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WANTED!
Yellow-chevroned Parakeet sightings 
/
REQUEST FOR INFORMATION

Among the most dramatically increasing naturalized parrots in the Los Angeles region is the Yellow-chevroned Parakeet (Brotogeris chiriri). This species was formerly known as the "Canary-winged Parakeet", but that taxon was recently split into the Yellow-chevroned and the White-winged Parakeet (B. versicolurus).  A few White-winged Parakeets may persist on the Palos Verdes Peninsula, and small numbers also occur in the San Francisco Bay area.  The Yellow-chevroned Parakeet, through a procedural quirk, is on the ABA North America checklist but not currently on any official state or provincial checklist.  Although we cannot predict whether new information will support the addition of this species to the California list, it is certainly important to obtain such information.  We gathered fairly thorough information on Yellow-chevroned and White-winged Parakeets in the mid-1990s (see Western Birds 28[4]:181-195, 1997), but it is clear that Yellow-chevroneds are continuing to expand their range and numbers.  It is time to get a good snapshot of the numbers and distribution of Yellow-chevroneds, and I ask for your help.

During the calendar year 2005, please e-mail me sightings of Yellow-chevroned Parakeets (and of White-winged Parakeets if you run across any) in the following format:

YOUR NAME/CONTACT INFO [presumably in e-mail signature]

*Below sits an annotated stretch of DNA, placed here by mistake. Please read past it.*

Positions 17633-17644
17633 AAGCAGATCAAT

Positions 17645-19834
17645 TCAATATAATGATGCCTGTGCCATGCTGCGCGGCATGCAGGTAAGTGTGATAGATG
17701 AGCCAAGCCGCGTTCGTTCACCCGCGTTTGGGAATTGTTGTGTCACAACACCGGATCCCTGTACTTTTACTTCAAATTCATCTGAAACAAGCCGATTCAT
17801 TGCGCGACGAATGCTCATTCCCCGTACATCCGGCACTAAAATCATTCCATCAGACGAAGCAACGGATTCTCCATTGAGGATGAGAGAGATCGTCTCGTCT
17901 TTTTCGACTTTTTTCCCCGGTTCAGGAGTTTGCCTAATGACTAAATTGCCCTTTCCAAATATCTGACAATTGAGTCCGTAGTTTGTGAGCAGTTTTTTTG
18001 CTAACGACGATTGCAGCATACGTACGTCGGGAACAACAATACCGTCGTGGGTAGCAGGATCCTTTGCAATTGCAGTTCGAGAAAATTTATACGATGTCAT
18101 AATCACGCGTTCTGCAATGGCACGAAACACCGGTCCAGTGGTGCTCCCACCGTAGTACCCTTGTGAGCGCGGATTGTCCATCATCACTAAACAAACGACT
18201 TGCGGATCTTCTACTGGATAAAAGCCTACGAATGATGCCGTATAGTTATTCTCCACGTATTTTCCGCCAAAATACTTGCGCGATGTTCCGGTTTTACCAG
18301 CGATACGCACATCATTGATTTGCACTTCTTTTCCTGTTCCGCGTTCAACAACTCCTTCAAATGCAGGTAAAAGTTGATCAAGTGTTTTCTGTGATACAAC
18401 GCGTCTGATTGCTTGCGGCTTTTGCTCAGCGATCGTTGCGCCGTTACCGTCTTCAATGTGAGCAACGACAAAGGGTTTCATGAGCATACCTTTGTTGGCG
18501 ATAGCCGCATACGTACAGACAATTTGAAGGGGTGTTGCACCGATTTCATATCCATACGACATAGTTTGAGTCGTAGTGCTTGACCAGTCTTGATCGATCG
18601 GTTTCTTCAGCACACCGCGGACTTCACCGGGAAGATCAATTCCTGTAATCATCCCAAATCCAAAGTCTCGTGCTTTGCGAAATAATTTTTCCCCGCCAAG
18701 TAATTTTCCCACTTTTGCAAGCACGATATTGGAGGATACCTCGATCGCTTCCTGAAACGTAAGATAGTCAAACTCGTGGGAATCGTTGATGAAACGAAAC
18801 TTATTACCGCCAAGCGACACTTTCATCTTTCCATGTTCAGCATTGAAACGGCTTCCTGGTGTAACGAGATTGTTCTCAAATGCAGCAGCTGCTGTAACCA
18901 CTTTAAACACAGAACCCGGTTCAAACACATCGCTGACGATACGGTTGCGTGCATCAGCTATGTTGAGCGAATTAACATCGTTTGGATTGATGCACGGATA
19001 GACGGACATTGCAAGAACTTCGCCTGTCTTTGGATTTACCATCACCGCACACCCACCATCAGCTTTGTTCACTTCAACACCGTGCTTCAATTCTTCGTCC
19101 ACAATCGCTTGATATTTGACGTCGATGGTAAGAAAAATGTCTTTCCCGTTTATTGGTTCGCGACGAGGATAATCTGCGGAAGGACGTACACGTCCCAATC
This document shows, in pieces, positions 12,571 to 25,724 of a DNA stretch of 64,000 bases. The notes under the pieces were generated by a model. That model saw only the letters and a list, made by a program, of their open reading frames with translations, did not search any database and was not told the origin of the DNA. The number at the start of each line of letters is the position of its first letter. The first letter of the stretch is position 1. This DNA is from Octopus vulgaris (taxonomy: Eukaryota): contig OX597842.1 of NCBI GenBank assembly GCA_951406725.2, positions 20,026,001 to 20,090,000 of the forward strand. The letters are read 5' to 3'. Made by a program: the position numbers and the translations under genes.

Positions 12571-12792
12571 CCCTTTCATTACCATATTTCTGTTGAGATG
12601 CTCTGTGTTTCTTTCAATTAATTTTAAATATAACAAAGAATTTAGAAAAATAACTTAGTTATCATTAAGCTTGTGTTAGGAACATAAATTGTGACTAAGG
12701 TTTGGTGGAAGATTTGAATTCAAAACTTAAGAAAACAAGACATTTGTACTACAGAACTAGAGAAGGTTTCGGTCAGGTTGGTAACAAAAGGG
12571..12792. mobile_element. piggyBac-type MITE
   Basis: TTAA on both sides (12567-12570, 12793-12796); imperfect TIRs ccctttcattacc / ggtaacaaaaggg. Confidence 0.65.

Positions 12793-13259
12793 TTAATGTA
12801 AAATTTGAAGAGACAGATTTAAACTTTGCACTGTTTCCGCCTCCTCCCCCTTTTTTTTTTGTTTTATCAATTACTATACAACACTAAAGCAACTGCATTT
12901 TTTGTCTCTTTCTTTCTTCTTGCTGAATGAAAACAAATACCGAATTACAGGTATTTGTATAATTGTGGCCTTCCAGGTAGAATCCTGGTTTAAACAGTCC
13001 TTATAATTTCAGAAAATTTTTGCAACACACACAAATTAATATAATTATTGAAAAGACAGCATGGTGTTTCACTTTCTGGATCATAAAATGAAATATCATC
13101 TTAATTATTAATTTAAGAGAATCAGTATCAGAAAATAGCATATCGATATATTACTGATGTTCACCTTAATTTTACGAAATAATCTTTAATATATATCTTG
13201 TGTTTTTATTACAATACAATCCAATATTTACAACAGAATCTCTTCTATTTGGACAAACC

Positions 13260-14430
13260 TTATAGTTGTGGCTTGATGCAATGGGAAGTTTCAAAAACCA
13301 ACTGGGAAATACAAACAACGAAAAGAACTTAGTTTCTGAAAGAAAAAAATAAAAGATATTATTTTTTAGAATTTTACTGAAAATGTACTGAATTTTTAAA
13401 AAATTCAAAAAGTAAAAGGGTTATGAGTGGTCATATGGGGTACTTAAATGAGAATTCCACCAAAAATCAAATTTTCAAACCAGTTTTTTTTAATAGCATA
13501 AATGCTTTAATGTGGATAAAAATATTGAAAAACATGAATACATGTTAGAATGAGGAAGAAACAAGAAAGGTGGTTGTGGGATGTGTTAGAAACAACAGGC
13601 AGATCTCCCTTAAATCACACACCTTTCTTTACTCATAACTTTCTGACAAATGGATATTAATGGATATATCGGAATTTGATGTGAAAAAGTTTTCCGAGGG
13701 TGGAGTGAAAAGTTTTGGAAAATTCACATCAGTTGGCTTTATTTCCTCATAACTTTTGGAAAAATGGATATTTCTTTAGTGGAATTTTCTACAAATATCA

SPECIES: Yellow-chevroned Parakeet [or....]

DATE:

TIME OF DAY:

EXACT LOCATION [be specific - street intersection or address,park name, etc.]

NUMBER OF BIRDS IN FLOCK:

FLYING? [DIRECTION?]

FEEDING? [TREE SPECIES? FOOD TYPE?]

NESTING? [give details]

OTHER BEHAVIOR:

ANY OTHER NOTES OF INTEREST:

DOCUMENTATION [If you can obtain photos, feel free to send them]
 

Please DO NOT e-mail me directly with routine sightings of other parrots - you can continue reporting them through the California Parrot Project web site: http://natureali.org/parrot_project/Parrot_Project.html    We have learned from work with Amazona and Aratinga parrots that the best way to pin down population size is to count birds at roost sites; so I am especially interested in information about definite or potential nighttime roosting sites of Brotogeris parakeets.
 

Kimball L. Garrett

Ornithology Collections Manager
Natural History Museum of Los Angeles County
900 Exposition Blvd.
Los Angeles CA 90007
(213) 763-3368
(213) 746-2999 FAX


Sea & Sage Audubon Society
PO Box 5447 • Irvine, CA 92616 • 949-261-7963

http://www.seaandsageaudubon.org